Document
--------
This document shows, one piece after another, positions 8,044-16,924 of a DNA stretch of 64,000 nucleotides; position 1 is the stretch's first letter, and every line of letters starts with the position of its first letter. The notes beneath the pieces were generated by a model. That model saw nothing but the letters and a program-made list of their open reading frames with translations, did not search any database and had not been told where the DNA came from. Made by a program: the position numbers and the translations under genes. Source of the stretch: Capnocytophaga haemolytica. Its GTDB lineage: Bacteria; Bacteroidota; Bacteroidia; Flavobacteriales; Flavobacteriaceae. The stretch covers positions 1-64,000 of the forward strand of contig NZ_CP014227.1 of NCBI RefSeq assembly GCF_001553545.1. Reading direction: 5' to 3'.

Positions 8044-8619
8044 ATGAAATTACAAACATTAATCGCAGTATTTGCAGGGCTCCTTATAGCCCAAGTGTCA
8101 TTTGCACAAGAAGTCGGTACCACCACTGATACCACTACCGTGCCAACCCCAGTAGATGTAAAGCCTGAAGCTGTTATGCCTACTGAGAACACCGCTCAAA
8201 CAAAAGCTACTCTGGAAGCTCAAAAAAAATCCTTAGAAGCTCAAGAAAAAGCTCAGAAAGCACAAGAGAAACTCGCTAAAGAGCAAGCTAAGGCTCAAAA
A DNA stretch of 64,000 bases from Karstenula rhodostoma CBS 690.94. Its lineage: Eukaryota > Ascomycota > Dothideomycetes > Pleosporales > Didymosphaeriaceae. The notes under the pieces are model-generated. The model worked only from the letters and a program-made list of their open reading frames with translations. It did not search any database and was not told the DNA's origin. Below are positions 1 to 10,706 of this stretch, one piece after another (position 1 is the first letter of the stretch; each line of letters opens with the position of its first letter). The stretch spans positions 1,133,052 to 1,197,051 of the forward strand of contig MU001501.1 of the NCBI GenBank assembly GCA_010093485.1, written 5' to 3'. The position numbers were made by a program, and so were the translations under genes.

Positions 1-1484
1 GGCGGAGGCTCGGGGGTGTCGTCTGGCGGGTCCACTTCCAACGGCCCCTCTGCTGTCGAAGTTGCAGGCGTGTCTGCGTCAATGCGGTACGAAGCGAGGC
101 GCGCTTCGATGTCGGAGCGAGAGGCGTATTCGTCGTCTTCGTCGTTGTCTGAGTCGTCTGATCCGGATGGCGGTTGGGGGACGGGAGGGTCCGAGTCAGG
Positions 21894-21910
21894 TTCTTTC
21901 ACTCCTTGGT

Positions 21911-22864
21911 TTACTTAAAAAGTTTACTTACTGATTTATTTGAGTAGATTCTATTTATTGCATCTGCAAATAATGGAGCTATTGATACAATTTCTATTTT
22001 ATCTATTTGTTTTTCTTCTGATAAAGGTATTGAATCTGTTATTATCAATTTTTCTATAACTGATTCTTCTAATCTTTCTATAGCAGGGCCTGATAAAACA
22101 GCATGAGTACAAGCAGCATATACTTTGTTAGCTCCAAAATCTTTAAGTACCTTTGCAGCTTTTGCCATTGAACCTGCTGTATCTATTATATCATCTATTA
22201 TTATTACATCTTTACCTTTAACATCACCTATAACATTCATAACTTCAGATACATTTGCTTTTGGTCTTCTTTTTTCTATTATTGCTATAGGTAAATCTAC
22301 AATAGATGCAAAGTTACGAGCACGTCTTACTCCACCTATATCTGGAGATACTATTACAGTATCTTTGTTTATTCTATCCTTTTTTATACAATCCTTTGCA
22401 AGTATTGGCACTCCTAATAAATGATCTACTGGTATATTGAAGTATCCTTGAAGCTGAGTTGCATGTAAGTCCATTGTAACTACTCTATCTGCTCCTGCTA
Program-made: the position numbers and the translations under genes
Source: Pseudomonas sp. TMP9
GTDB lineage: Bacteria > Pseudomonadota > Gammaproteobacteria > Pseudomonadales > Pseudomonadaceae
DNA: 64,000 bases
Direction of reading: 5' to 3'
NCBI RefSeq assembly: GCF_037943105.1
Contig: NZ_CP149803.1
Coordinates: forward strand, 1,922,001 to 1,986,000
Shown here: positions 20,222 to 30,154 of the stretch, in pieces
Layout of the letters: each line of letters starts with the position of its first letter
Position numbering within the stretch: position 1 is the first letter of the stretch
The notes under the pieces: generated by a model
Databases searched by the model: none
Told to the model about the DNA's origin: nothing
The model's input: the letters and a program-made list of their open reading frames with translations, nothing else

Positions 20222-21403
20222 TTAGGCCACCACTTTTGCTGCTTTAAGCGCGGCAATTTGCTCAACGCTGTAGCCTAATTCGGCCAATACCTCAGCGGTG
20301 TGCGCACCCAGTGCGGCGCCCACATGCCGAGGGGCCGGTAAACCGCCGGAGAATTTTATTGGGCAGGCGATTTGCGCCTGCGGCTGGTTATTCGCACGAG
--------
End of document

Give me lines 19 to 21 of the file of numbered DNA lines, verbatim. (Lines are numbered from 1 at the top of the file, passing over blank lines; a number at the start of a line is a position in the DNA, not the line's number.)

22401 AGTATTGGCACTCCTAATAAATGATCTACTGGTATATTGAAGTATCCTTGAAGCTGAGTTGCATGTAAGTCCATTGTAACTACTCTATCTGCTCCTGCTA
Program-made: the position numbers and the translations under genes
Source: Pseudomonas sp. TMP9